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Inside Politics

FEC turns back spending limits by independent groups

Observers predict rise in negative ads

From Robert Yoon
CNN Political Unit

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America Votes 2004

WASHINGTON (CNN) -- The Federal Election Commission Thursday rejected a proposal to rein in the unlimited fundraising and spending power of independent political groups attempting to influence the outcome of this year's presidential race.

The decision allows so-called 527 groups, named after a section in federal tax law, to continue legally pouring millions of dollars into television ads and partisan get-out-the-vote efforts using unregulated "soft money."

Congress banned the use of soft money by political parties and certain political groups in 2002, but that law did not address activity by 527s.

As a result, a number of high-profile Democratic groups have emerged this year attacking President Bush and drawing cries of foul from GOP officials as well as from the Bush campaign.

"We obviously feel both pleased and vindicated," said Sarah Leonard, a spokeswoman for the Media Fund and America Coming Together, two of the Democratic groups at the heart of the 527 controversy.

"We've maintained for many months that the proposal under consideration, a fundamental reordering of politics and a significant impingement on political speech, was too complicated and important to be jammed through the commission," she said.

Although Republican officials had called on the FEC to impose strict regulations on 527s, the commission's refusal to do so effectively clears the way for Republican groups to raise and spend soft money for the same kind of political activity that Democratic groups have been engaged in for months. (RNC opens assault on anti-Bush groups)

"A lot of donors who were holding back are now going to feel free to give," said David Keating, executive director of the Club for Growth, a conservative anti-tax organization and one of few Republican-friendly 527s that has been active this campaign.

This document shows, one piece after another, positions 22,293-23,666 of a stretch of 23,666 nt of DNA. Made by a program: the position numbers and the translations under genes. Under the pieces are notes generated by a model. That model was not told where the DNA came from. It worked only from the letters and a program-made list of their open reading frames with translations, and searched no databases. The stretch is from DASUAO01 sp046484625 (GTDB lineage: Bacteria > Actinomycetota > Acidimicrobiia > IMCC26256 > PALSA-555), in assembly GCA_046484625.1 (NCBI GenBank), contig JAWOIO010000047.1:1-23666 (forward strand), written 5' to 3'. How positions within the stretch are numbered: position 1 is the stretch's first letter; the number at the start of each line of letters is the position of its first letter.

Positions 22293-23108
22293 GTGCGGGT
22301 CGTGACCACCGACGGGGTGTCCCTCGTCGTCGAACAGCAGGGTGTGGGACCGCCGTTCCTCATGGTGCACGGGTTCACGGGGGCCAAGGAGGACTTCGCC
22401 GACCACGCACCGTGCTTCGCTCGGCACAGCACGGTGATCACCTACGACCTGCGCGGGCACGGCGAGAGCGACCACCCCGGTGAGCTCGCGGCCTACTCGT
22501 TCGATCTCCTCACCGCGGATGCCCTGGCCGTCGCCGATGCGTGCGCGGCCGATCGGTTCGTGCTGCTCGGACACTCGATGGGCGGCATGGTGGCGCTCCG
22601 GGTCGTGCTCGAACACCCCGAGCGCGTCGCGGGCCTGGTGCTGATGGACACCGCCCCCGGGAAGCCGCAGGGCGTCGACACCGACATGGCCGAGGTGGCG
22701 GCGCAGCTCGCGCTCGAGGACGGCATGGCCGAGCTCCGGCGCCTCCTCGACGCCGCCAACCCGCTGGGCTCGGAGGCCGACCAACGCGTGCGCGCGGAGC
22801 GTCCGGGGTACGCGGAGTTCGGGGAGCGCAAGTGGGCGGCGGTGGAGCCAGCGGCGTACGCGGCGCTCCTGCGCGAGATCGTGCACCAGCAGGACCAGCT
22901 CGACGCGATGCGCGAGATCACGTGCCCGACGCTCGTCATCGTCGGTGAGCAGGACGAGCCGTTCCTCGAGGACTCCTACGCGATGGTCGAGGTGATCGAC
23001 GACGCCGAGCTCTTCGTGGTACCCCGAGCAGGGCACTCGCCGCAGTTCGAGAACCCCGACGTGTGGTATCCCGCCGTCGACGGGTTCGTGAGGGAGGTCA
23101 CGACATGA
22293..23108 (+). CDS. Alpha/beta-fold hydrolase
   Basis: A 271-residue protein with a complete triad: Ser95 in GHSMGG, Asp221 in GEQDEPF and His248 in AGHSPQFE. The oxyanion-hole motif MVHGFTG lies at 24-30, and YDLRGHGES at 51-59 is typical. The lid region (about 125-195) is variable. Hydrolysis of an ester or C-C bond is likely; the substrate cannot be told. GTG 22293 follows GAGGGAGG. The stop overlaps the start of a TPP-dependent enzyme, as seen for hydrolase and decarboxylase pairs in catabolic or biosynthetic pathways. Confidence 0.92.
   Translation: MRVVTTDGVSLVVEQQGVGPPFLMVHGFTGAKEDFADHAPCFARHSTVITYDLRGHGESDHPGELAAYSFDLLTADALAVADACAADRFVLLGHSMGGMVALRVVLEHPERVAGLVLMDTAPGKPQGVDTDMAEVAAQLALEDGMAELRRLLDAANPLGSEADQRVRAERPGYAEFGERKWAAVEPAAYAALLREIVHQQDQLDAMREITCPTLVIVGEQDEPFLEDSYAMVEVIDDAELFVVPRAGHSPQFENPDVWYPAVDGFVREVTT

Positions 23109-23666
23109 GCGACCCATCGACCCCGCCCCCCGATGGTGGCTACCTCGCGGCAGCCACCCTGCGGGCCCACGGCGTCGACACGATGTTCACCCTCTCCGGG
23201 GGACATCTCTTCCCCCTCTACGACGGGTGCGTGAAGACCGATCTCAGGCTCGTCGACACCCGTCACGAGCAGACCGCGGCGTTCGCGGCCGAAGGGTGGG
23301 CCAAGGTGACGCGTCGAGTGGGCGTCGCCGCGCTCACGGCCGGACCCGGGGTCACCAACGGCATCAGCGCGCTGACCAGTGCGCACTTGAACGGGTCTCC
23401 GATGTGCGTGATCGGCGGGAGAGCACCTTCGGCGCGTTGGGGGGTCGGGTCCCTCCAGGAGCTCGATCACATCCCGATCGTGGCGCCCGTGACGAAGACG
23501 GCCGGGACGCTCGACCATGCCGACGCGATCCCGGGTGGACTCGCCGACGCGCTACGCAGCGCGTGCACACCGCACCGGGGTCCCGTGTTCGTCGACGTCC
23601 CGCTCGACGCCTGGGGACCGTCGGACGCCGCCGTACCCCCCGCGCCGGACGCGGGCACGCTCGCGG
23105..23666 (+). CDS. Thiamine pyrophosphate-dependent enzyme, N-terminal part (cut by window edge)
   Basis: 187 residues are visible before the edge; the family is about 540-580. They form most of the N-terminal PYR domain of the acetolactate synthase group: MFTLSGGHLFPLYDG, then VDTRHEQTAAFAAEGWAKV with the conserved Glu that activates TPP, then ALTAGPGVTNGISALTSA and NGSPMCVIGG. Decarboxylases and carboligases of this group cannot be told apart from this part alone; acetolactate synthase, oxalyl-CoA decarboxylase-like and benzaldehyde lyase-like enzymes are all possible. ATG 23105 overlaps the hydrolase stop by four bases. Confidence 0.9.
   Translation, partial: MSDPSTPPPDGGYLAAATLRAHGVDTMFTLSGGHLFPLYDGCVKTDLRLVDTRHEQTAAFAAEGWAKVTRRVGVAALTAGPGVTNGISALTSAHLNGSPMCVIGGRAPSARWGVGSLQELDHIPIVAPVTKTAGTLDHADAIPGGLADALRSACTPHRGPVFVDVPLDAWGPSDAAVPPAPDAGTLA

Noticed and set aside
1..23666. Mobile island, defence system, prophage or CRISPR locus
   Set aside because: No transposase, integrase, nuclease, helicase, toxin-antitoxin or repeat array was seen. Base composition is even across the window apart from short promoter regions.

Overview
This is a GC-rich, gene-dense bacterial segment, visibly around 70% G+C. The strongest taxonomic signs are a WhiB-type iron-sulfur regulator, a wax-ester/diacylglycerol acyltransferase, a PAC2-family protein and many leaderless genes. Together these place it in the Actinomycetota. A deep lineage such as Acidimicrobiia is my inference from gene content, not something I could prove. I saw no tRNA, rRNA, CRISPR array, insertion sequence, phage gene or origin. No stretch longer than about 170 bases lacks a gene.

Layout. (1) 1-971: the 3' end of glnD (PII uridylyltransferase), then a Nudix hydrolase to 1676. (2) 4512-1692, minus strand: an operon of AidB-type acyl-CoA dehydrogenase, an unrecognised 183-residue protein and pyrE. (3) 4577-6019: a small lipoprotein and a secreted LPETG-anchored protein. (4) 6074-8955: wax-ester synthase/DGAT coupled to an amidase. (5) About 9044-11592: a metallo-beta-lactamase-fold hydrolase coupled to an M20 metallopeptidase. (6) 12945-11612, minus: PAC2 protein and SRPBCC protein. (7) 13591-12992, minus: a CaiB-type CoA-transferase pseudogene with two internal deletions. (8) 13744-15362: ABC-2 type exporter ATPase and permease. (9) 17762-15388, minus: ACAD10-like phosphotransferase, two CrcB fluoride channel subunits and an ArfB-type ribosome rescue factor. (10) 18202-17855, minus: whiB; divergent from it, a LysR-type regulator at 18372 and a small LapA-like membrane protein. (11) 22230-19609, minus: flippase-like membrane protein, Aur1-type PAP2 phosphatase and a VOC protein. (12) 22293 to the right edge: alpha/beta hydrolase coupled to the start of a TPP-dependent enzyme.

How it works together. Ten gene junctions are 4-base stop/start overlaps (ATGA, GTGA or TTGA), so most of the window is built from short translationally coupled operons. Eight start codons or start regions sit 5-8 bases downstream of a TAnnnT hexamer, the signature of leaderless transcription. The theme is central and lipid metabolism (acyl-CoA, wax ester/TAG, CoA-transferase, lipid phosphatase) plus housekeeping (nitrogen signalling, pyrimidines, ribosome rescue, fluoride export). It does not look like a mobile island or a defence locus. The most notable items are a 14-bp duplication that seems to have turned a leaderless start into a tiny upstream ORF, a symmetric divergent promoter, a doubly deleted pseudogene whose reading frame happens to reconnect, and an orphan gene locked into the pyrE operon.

"This clarity is going to be really helpful to Republican donors. Basically we can say, 'Come on in, the water's fine. Everybody into the pool. Let's go and really get our message out there.' "

Bush-Cheney campaign chairman Marc Racicot and Republican National Committee Chairman Ed Gillespie called the FEC decision "irresponsible" in a joint statement.

"The 2004 elections will now be a free-for-all. Thanks to the deliberate inaction by the Federal Election Commission, the battle of the 527's is likely to escalate to a full-scale, two-sided war," they said.

Republican FEC commissioner Michael Toner, who authored the failed proposal, agrees that the panel's decision will lead to a proliferation of negative attack ads from both sides.

The November race "will be like the wild West," said Toner. "Both Republicans and Democrats will take advantage of the new legal landscape. We're going to see 527s spend unlimited amounts of money on attack ads and partisan activity. That's the bottom line."

Democratic 527 groups such as the Media Fund, ACT, and the MoveOn.Org Voter Fund have helped Kerry overcome the Bush campaign's considerable financial advantage.

According to estimates by TNS Media Intelligence/Campaign Media Analysis Group, CNN's consultant on ad spending, the Kerry campaign and Democratic groups have spent a combined total of at least $63 million on television ads, compared to at least $56 million by the Bush campaign.

Democratic sources put Bush's total ad spending at closer to $70 million, while Kerry's ad spending without the Democratic groups is at least $26 million.


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